Villager Realty Associates v. Irvington Township

Annotate this Case
Download PDF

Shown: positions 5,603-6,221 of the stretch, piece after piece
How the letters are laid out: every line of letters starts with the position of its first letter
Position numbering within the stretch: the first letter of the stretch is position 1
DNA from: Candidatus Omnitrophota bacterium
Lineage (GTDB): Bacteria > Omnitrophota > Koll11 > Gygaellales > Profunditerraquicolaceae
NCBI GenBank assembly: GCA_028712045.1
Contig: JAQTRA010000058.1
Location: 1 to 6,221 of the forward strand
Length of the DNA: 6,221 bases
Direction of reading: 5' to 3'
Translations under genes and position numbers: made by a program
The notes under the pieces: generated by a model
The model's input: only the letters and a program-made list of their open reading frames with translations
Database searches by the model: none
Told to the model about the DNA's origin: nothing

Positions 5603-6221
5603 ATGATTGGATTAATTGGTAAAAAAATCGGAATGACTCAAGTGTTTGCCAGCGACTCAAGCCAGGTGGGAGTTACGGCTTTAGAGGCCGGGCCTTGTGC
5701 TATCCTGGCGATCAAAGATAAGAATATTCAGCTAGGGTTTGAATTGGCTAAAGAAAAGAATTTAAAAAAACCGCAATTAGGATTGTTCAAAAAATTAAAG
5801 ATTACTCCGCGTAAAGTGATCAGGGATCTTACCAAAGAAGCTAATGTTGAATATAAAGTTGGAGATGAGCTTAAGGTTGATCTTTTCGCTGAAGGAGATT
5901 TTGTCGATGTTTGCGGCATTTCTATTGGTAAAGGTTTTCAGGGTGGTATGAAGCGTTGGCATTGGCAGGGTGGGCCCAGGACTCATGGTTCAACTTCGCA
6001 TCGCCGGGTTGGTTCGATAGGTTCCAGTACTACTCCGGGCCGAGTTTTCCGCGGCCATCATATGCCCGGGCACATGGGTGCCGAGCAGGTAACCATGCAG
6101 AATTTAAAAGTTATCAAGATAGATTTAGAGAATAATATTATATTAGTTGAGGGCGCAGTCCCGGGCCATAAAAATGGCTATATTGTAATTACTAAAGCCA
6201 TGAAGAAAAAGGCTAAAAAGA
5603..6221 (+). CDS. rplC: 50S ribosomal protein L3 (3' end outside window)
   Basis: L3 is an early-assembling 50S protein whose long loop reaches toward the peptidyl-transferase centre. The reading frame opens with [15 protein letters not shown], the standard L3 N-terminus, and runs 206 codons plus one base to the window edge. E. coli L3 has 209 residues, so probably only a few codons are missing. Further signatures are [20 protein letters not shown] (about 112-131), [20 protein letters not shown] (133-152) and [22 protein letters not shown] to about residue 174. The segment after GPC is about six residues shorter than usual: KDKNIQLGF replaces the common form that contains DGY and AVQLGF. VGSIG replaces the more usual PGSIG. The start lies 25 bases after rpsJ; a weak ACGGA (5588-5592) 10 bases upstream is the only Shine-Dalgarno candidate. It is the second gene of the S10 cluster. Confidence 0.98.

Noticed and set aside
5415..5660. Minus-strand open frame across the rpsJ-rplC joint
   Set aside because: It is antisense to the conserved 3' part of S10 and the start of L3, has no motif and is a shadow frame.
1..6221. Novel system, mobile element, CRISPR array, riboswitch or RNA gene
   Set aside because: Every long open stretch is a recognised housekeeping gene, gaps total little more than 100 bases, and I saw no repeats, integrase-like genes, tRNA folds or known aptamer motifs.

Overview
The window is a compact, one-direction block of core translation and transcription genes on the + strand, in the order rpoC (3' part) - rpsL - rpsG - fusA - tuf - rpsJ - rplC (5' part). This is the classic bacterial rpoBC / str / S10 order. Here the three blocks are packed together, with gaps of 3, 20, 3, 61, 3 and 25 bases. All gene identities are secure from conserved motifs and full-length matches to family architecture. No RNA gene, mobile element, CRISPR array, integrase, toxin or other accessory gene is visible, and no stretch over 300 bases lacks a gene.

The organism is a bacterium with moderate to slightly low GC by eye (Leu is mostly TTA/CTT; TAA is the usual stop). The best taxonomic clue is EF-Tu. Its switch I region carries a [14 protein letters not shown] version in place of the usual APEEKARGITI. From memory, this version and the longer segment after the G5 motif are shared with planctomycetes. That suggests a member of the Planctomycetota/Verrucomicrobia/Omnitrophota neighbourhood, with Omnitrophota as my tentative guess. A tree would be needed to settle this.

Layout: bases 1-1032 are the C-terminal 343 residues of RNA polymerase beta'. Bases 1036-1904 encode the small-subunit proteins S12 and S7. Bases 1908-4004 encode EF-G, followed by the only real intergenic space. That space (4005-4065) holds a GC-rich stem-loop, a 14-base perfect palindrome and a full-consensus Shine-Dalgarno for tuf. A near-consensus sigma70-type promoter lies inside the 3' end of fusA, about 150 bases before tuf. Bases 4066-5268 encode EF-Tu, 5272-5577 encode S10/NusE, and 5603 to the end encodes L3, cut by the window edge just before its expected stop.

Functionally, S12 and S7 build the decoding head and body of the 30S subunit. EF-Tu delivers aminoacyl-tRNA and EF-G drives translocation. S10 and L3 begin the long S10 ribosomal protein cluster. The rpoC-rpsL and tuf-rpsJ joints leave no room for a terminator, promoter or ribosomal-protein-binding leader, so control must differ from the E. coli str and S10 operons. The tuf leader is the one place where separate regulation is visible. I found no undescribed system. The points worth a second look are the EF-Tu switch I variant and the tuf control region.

TAX COURT OF NEW JERSEY 153 Halsey Street Gibraltar Building - 8TH Floor Newark, New Jersey 07101 (973) 648 – 2098 Fax: (973) 648-2149 CHRISTINE M. NUGENT JUDGE December 1, 2015 Daniel Pollak, Esq. Brach Eichler, L.L.C. 101 Eisenhower Parkway Roseland, New Jersey 07068 Levi Kool, Esq. O’Donnell McCord, P.C. 15 Mount Kemble Avenue Morristown, New Jersey 07960 Re: Villager Realty Associates v. Irvington Township Docket No. 001098-2015 Dear Counsel: This is the court’s opinion on defendant township’s motion to dismiss the complaint for failure to comply with the assessor’s request for financial information pursuant to N.J.S.A. 54:434, commonly known as a Chapter 91 request. The statute requires that the owner of income producing property served with a Chapter 91 request respond within 45 days of the request with information intended to assist in setting the property tax assessment, or, risk dismissal of a complaint if one is later filed challenging the assessment. In this case, the assessor for defendant Irvington Township properly served a request for information on plaintiff Villager Realty Associates but received no response. In that event, a party must seek dismissal by motion filed with the court, pursuant to R. 8:7(e). As set forth by the rule, “all motions to dismiss for refusal or failure to comply with N.J.S.A. 54:4-34 shall be filed no later than the earlier of (1) 180 days after the filing of the complaint, or (2) 30 days * before the trial date.” Under the facts presented it is undisputed that the 180-day period governs defendant’s motion. However, the motion was not filed until 184 days after the complaint was filed. Moreover, in a supplemental certification, defendant conceded that in fact plaintiff had responded to the assessor’s request. Plaintiff’s response included a completed form, a rent roll and a detailed list of the property’s income and expenses mailed via certified mail, however, it was not received by the assessor within the 45-day period. Specifically, the response was sent by taxpayer on the 44th day, Thursday, October 16, 2014, and it was not received by the assessor until Monday, October 20, 2014. Neither party disputes the validity of the dates. Instead defendant asks that the court deem the motion as timely filed, arguing that the intention of the rule is to provide a municipality with 180 days to file a dismissal motion. To that end the court should calculate the 180 days from the date of service of the complaint, thereby requiring completion of service before a complaint is treated as filed, for purposes of R. 8:7(e). In defendant’s view, to do otherwise would be unfair. This court is not persuaded, finding the plain language of the rule governs and precludes the interpretation suggested by defendant. Thereby, the motion is dismissed as untimely filed. The court’s findings are based on the certifications of both counsel and defendant’s assessor and supporting certifications filed by plaintiff, as well as legal argument presented to the court. Analysis The purpose of the Chapter 91 request is to assist the assessor’s collection of information for use in establishing value for an income producing property, which value is generally 2 determined by the capitalization approach. Delran Holding Corp. v. Delran Township, 8 N.J. Tax 80, 83 (Tax 1985). The governing statute, N.J.S.A. 54:4-34, reads as follows: Every owner of real property of the taxing district shall, on written request of the assessor, made by certified mail, render a full and true account of his name and real property and the income therefrom, in the case of income-producing property,…and if he shall fail or refuse to respond to the written request of the assessor within 45 days of such request,…the assessor shall value his property at such amount as he may, from any information in his possession or available to him, reasonably determine to be the full and fair value thereof. No appeal shall be heard from the assessor’s valuation and assessment with respect to incomeproducing property where the owner has failed or refused to respond to such written request for information within 45 days of such request. The financial information which the assessor seeks by way of a Chapter 91 request is designed “to assist the assessor in the first instance, to make the assessment and thereby . . . to avoid unnecessary expense, time and effort in litigation.” Ocean Pines, Ltd. v. Point Pleasant, 112 N.J. 1, 7 (1988) (quoting Terrace View Gardens v. Township of Dover, 5 N.J. Tax 469, 47475 (Tax 1982), aff’d, 5 N.J. Tax 475 (App. Div.), certif. denied, 94 N.J. 559 (1983)). In Ocean Pines Ltd. v. Point Pleasant Bor., the New Jersey Supreme Court held that “in the absence of ‘good cause,’ a taxpayer’s failure to submit the requested information to the assessor when requested bars an appeal based on those data” but allows a taxpayer limited review regarding the reasonableness of the assessment. Ocean Pines, supra, 112 N.J. at 8. The New Jersey Supreme Court adopted R. 8:7(e) as the “enforcement mechanism” for N.J.S.A. 54:4-34 “to serve as the mechanism through which the municipality effectuates the relief that the [Chapter 91] statute affords.” Lucent Technologies, Inc. v. Township of Berkeley Heights, 201 N.J. 237, 247 (2010). In urging against the clear language of court rule R. 8:7(e), and in an effort to support its position that the “filed” date for a complaint does not occur until a 3 complaint is served, defendant’s argument is twofold. First, the procedure established by the court rule fails to provide notice of the litigation until service of the complaint, denying defendant the full benefit of the 180-day time period. Second, allowing the time period to begin “upon the mere filing with the Tax Court” but before service of the complaint on the entities set forth in the relevant statutes and rules “thereby distinguishing between the filing and service of the complaint” essentially grants to a plaintiff permission to delay service of the complaint, further eroding the filing period. Failure to adopt defendant’s interpretation would be to ignore the spirit, if not the letter, of the related court rules and statutes, in its view. As specific examples of its position, defendant cites R. 8:4-2(a)(calculates the filing of pleadings based on the date of service of a decision or action); R. 8:4-3(a)(counterclaim may be filed within 20 days of service of complaint); R. 8:6(discovery deadlines run from date request is served). Here, the defendant’s township clerk was served on March 9, 2015. If the court were to accept defendant’s interpretation of the rule, the 180-day period would not expire until September 8, 2015. Because the motion was filed on September 4, 2015 the filing would thereby be timely. 1 The court finds defendant’s position runs contrary to the principles governing interpretation of the court rules. As the Court explained in Wiese v. Dedhia, in interpreting the court rules the canons of statutory construction generally apply. 188 N.J. 587 (2006). The analysis then begins with “plain language of the rule,” where the court must “‘ascribe to the [words of the rule] their ordinary meaning and significance . . . and read them in context with related provisions so as to give sense to the [court rules] as a whole . . . .’” Id. at 592 (citing DiProspero v. Penn, 183 N.J. 477, 492 (2005)). Moreover, “[i]f the language of the rule is In its initial papers, defendant also claimed that plaintiff failed to assert service of the complaint on the Essex County Board of Taxation. Plaintiff subsequently submitted proof of service to the court. 1 4 ambiguous such that it leads to more than one plausible interpretation, the Court may turn to extrinsic evidence.” Id. See also Mortgage Grader, Inc. v. Ward & Olivo, LLP, 438 N.J. Super. 202 (App. Div. 2014). 2 The court finds no basis, in law or in equity, to support defendant’s position. The mere fact that some court rules require that litigants adhere to the date of service makes R. 8:7(e)’s language no less plain. Here, the court is bound by R. 8:7(e), which explicitly governs motions to dismiss for failure to provide a Chapter 91 response, and uses the date of the “filing of the complaint,” not service, as the deadline. In Lucent Technologies, Inc. v. Township of Berkeley Heights, the court found that R. 8:7(e) contains “clear language,” in the context of a motion filed due to a false and fraudulent response. Lucent Technologies, supra, 201 N.J. at 250. The court’s finding here is likewise consistent with the rulings of the Tax Court in cases where the filing deadline under the rule has been considered. In Town of Phillipsburg v. ME Realty, LLC, 26 N.J. Tax 57 (Tax 2011), the municipality filed a Chapter 91 motion to dismiss a counterclaim by the taxpayer and the Tax Court held the 180-day time period under R. 8:7(e) was triggered by the municipality’s initial complaint not the taxpayer’s counterclaim. Judge Bianco held the unusual circumstances of a Chapter 91 motion filed against a counterclaim to be “of no consequence” as the “plain language of R. 8:7(e) affords no distinction, exception or tolling of the 180-day time period in which to move for dismissal . . . . “ Id. at 72. The 180-day deadline left the municipality with 164 days to bring its motion, constituting “more than ample time” to determine whether the taxpayer responded to a Chapter 91 request and to prepare a motion. Id. at 73. 2 In its argument, defendant provided no basis for ambiguity in the language of the rule. Moreover, at oral argument counsel conceded that the basis for relief would be equitable rather than legal. It was further conceded that while defendant suffered no prejudice, it would be unfair to deprive it of the full 180-day filing period. 5 The rule was also at issue in Paulison Ave. Assoc. v. Passaic City, 18 N.J. Tax 101 (Tax 1999), where R. 8:7(e) had been amended to include the 180-day filing deadline. The amendment became effective during the pendency of the appeal. The city filed a motion to dismiss when no response to the assessor’s Chapter 91 request was received. On a challenge by plaintiff the court upheld the validity of the rule as one of procedure, and applied it retroactively, denying the city’s motion to dismiss. There, the city was left with only 27 days to file the motion after the effective date of the rule amendment. The court nonetheless failed to relax the rule under R. 1:1-2. Finding that refusal to relax the rule would not result in an “injustice,” and that the time to file was reasonable, the court noted “[o]n its face the procedures [for filing the motion] do not appear to be complicated or unduly time-consuming.” Id. at 114. The outcome of this motion also comports with the well settled policy that “[s]trict adherence to statutory time limitations is essential in tax matters, borne of the exigencies of taxation and the administration of local government.” F.M.C. Stores Co. v. Borough of Morris Plains, 100 N.J. 418, 424 (1985). Moreover, R. 8:7(e) “permits early disposition of the appeal thereby enabling both parties to avoid unnecessary investments of time and expense, including the expense of appraisal reports, and enabling the court to avoid unnecessary expenditures” as it relates to the “orderly and expeditious processing of litigation.” Paulison Ave. Assoc., supra, at 111. In ME Realty, LLC the court found that use of the complaint filing date is consistent with the court rule’s purpose to facilitate early disposition of appeals, adding that “[n]othing in the legislative history of R. 8:7(e) compels a contrary finding.” ME Realty, LLC, supra, 26 N.J. Tax at 71. Under R. 8:7(e), a municipality is granted roughly six months to file a Chapter 91 motion, a considerable time frame to undertake the necessary investigation and determination whether to 6 seek dismissal of the complaint under the statute. Further, notice of plaintiff’s complaint served on defendant indicated the date of the complaint to be March 4, 2015, effective notice that the clock started ticking. Here, defendant was served on March 9, five days after the complaint was filed with the Tax Court on March 4, 2015, ostensibly adding, defendant argues, an extra five days to make a Chapter 91 motion. Defendant does not offer any reason why extra time was necessary to file a Chapter 91 motion. Attributing the ordinary meaning to R. 8:7(e) this court finds that the operative date for the 180-day time period is the date the complaint is filed. Based on the operative date, 180 days after filing, or August 31, 2015, defendant’s motion is untimely as it violates the deadline imposed by R. 8:7(e). Due to the defendant’s noncompliance with the rule, the court has no authority to grant relief to defendant under the argument that plaintiff’s response was untimely. For the foregoing reasons, the motion is denied. Very truly yours, Christine Nugent, J.T.C. 7